It feels strange calling the film sleek when its color palette is reserved to the point of virtual stoicism, but there’s even greater discomfort in suggesting there might be any substance beyond the pale exterior. Niccol may have sole authorship over the production as its writer-director, but you’d be hard-pressed in finding any indicators of passion toward the story he’s telling. Confusingly, the sociological commentary isn’t a constant narrative thread, but rather a mere set-up; a means to an end for the sake of worldbuilding, which might have been passable if the characters weren’t so lazily drawn up. Not to mention any means of connecting us to them emotionally are so half-assed it feels like the narrative deliberately ignores them for the sake of passing off its covertly generic story as clever or pointed.
And in certain moments, Anon doesn’t seem to know how to craft a plot that’s even properly contrived, delaying or completely missing different beats that might keep us engaged. Instead, some scenes overstay their welcome either tirelessly elucidating unnecessary investigation details or fostering a forced romantic connection between Owen’s Frieland and Seyfried’s nameless Girl. Perhaps the actors realized the thinness of the character’s they were playing and accordingly straddled the line between professionalism and disinterest so as not to tip off Niccol to their minimal effort, as watching them inhabit this world is as exhilarating as analyzing which particular sets use which hue of grey.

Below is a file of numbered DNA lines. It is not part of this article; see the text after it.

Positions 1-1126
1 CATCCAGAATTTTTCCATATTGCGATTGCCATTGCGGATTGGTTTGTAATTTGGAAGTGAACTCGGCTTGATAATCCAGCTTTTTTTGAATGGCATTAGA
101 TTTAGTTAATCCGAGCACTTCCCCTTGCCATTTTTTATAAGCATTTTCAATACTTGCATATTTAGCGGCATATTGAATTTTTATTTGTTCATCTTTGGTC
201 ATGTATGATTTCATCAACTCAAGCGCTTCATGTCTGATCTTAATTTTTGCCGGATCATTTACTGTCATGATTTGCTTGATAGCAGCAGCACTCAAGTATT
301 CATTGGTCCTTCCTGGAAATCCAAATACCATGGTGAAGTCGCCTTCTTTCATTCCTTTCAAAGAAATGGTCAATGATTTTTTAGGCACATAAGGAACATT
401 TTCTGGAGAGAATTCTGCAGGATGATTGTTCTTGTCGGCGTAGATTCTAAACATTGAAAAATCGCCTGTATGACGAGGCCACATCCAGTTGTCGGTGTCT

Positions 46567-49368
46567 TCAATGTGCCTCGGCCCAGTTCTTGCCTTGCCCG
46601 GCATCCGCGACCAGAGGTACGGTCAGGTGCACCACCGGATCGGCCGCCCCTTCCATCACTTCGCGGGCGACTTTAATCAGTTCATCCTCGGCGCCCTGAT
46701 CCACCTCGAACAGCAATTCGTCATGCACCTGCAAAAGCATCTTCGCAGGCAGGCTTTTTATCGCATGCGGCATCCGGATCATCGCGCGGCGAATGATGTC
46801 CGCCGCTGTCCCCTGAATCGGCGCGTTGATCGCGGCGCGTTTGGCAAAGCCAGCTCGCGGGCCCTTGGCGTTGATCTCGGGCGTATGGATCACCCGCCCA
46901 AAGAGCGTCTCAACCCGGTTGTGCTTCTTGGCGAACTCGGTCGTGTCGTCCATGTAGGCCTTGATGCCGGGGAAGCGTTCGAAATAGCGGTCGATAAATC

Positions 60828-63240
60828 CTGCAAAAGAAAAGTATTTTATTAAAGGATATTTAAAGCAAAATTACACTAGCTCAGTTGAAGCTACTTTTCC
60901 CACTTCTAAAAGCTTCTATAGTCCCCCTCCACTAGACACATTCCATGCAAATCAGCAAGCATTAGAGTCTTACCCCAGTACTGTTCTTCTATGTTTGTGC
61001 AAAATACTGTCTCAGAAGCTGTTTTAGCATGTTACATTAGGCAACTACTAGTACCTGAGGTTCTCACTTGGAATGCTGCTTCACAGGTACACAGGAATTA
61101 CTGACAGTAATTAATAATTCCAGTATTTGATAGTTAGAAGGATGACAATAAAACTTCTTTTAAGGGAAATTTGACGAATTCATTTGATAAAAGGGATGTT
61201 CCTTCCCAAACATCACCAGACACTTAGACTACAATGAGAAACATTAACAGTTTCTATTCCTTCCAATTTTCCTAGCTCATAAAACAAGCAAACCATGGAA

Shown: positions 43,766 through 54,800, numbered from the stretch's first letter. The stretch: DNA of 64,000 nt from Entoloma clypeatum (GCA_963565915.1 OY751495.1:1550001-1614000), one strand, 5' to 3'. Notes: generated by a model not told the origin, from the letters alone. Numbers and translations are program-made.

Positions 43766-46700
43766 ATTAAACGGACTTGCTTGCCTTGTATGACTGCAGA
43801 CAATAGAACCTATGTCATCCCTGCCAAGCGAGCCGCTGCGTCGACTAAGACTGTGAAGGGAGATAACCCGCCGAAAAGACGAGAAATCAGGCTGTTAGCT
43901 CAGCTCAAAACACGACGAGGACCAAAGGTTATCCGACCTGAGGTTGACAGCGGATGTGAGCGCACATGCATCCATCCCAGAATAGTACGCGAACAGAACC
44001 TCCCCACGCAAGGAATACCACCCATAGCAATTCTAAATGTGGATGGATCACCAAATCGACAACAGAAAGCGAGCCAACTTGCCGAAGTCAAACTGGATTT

Or perhaps they knew what they could get away with given Niccol’s heavily apparent languid direction. Rarely before has a director communicated such apathy with their own project, yet Niccol goes through the motions as if he’s on the brink of sleep deprivation, lingering on scenes and shots when he could gather momentum with the story he has. Throughout the film’s surprisingly few set-pieces given its genre, not once can he be bothered to generate intrigue or suspense, or even offer tidbits of philosophical contemplation during its quieter stretches. What he can provide, however, is a whole lot of nothing tempting anyone to reach for the liquor cabinet so as to expedite the path towards sleep, relieved of the film’s bony clutches.
Sure, poor storytelling, characters and performances can go a long way in creating the appearance of an indifferent director, but one has to expect the one in charge will demonstrate some measure of control over their own project. Simply put, Niccol is not in a position where an inability to take command is possible, unless he were merely looking for a reason to get out of the house. If you’re stuck feeling disinterested enough to consider this an acceptable option for a cozy night in with Netflix, maybe you ought to contemplate doing the same.